Can you worry yourself sick?
And conversely, can you think yourself well?
Many of us may have been told at one point or another that we can worry ourselves sick.
Some may see this warning as an old wives’ tale while others may see it as common sense that someone under stress may be more susceptible to being sick or ill. However, recent evidence suggests that this phrase is actually much more accurate and profound than you may have thought.
We now have significant evidence that certain mindsets can impact our immune system and thus our body’s ability to fight disease.
A study of 7,000 people found that those with health anxiety had a 73% increased risk of heart disease. Many studies over the years have also found associations between chronic stress and cancer progression.
What’s Going On In Your Brain?
Recently researchers discovered a new pathway in our brain which effectively allows our brain to turn thoughts into illness.
This pathway originates in the cortex of the brain and extends to the hypothalamus.
The cortex is involved with higher-level processes such as thinking, perception, and memory.
The hypothalamus controls more basic processes such as temperature regulation. This part of the brain regulates many of the behaviors we associate with sicknesses such as increased sleeping, decreased appetite, and fever. Therefore, this pathway allows the conscious part of the brain to activate the area of the brain that controls the subconscious processes involved with sickness.
The idea that our thoughts can control our physiology is not a new concept. We know that thinking about something stressful or exciting can increase our heart rate, but this study takes this idea to a new level.
Researchers found that when they exposed rats to psychological stress, they were able to activate this pathway and actually induce a fever.
Turning Thoughts Into Health.
But if we can turn thoughts into illness or being sick, can we also turn thoughts into health?
We know that positive expectations can lead to healing.
This is called the placebo effect. Patients who believe they are receiving a beneficial treatment often get better even if the treatment they are receiving is not actually beneficial.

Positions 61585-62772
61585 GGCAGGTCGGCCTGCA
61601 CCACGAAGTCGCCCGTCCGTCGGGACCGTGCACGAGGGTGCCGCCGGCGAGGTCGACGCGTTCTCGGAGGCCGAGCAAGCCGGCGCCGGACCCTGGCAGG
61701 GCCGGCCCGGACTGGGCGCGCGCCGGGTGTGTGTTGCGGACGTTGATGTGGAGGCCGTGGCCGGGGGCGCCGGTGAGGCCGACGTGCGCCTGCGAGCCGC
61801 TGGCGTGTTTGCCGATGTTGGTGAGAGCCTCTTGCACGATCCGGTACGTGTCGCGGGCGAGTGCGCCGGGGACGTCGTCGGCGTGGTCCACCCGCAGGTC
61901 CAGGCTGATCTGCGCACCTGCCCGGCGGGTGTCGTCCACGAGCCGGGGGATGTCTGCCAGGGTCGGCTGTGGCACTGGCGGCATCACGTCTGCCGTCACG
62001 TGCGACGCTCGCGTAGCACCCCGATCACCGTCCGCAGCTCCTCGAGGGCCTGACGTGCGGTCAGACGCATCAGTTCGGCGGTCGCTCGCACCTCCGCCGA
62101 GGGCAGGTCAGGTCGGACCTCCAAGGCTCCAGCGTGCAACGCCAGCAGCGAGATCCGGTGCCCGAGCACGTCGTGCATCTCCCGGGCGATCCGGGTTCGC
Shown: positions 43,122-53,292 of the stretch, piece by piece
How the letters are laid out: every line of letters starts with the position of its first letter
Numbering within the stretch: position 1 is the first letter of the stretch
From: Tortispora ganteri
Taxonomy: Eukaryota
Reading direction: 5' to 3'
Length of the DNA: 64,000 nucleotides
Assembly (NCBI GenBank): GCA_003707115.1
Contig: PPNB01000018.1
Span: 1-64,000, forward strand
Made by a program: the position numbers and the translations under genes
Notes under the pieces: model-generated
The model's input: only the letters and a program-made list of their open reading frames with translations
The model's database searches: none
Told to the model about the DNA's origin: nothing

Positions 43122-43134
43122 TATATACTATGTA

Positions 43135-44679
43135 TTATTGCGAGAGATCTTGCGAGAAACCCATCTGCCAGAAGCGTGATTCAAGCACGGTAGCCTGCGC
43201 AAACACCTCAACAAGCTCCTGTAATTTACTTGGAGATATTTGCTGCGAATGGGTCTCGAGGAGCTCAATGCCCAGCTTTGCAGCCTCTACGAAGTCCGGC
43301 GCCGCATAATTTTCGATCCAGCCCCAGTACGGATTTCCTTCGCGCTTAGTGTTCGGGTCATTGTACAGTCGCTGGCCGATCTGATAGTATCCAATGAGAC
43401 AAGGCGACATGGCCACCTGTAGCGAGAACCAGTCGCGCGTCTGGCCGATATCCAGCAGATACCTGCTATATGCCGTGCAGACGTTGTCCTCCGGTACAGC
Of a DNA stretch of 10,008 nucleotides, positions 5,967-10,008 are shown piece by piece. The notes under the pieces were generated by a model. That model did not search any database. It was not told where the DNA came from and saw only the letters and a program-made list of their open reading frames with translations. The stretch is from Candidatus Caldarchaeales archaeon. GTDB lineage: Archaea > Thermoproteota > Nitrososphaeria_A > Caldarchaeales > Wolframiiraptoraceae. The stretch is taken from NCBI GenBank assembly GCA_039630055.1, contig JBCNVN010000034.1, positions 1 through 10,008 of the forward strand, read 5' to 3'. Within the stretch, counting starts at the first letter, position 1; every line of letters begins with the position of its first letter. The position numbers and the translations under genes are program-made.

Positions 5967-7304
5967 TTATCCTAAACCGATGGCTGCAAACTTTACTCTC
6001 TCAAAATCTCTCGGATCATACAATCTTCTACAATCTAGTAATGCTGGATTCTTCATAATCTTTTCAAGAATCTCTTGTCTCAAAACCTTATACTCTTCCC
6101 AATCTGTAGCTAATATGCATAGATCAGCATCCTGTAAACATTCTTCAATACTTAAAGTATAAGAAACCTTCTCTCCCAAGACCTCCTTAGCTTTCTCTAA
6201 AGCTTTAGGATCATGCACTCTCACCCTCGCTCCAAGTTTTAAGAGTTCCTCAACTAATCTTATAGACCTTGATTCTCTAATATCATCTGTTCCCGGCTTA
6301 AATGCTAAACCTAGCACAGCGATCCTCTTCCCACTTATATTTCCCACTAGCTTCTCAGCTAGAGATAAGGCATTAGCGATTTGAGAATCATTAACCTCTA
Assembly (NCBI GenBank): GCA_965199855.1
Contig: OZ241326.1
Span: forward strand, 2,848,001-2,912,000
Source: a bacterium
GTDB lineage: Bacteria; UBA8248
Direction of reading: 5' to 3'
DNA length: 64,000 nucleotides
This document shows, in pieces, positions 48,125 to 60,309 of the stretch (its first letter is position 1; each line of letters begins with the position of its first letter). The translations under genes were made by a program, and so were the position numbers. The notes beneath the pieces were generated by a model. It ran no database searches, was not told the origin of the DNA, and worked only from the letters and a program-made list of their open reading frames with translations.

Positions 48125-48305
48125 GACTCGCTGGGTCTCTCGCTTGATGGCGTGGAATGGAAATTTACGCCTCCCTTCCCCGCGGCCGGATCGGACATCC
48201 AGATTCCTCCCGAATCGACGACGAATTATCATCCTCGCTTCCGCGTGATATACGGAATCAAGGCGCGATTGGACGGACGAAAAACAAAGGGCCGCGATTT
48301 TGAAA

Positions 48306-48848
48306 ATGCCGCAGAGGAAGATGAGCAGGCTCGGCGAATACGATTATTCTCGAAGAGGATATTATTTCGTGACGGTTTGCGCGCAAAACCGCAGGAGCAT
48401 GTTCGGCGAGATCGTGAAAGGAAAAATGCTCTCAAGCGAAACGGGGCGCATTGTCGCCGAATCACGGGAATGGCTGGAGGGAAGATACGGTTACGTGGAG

More profound than this is the fact that critically ill people such as cancer patients that report a sense of hope or positive outlook about the future actually have higher rates of recovery than those who do not.
This pathway is regulated by the neurotransmitter dopamine.
Neurotransmitters are the molecules that our nervous system uses to communicate.
Dopamine is released in anticipation of a reward, guiding motivation and behavior. It also happens to be an important regulator of the immune system.
Through this interplay between the nervous and immune systems, positive thoughts can actually stimulate our body’s ability to fight disease.
A team of researchers put this hypothesis to the test. When they stimulated the reward pathways in mice infected with bacteria, they found that the immune cells in these mice were more effective at killing the bacteria.
In a second study, they looked at mice that had two different types of cancer. When they activated the reward pathway, they were able to reduce the size of the cancerous tumors.
These studies show that activation of the reward system of the brain enhances the body’s ability to fight disease.
Think Yourself Well.
A growing body of evidence now demonstrates that we have the ability to both think ourselves ill and think ourselves well.
There is proof of specific neural pathways that serve as our mind-body connection, allowing our thoughts to either make us sick or trigger our body to fight infection and disease.
With stress and anxiety on the rise especially concerning health and disease, now is a better time than ever to focus on your mindset.
A positive outlook and expectations may be the thing that makes a difference.
Click below for other strategies for better health.
Kataoka N, Shima Y, Nakajima K, Nakamura K. A central master driver of psychosocial stress responses in the rat. Science. 2020 Mar 6;367(6482):1105-1112. doi: 10.1126/science.aaz4639. PMID: 32139538.
Ben-Shaanan, T., Azulay-Debby, H., Dubovik, T. et al. Activation of the reward system boosts innate and adaptive immunity. Nat Med 22, 940–944 (2016). https://doi.org/10.1038/nm.4133
Ben-Shaanan, T.L., Schiller, M., Azulay-Debby, H. et al. Modulation of anti-tumor immunity by the brain’s reward system. Nat Commun 9, 2723 (2018). https://doi.org/10.1038/s41467-018-05283-5
Berge LI, Skogen JC, Sulo G, et alHealth anxiety and risk of ischaemic heart disease: a prospective cohort study linking the Hordaland Health Study (HUSK) with the Cardiovascular Diseases in Norway (CVDNOR) project BMJ Open 2016;6:e012914. doi: 10.1136/bmjopen-2016-012914
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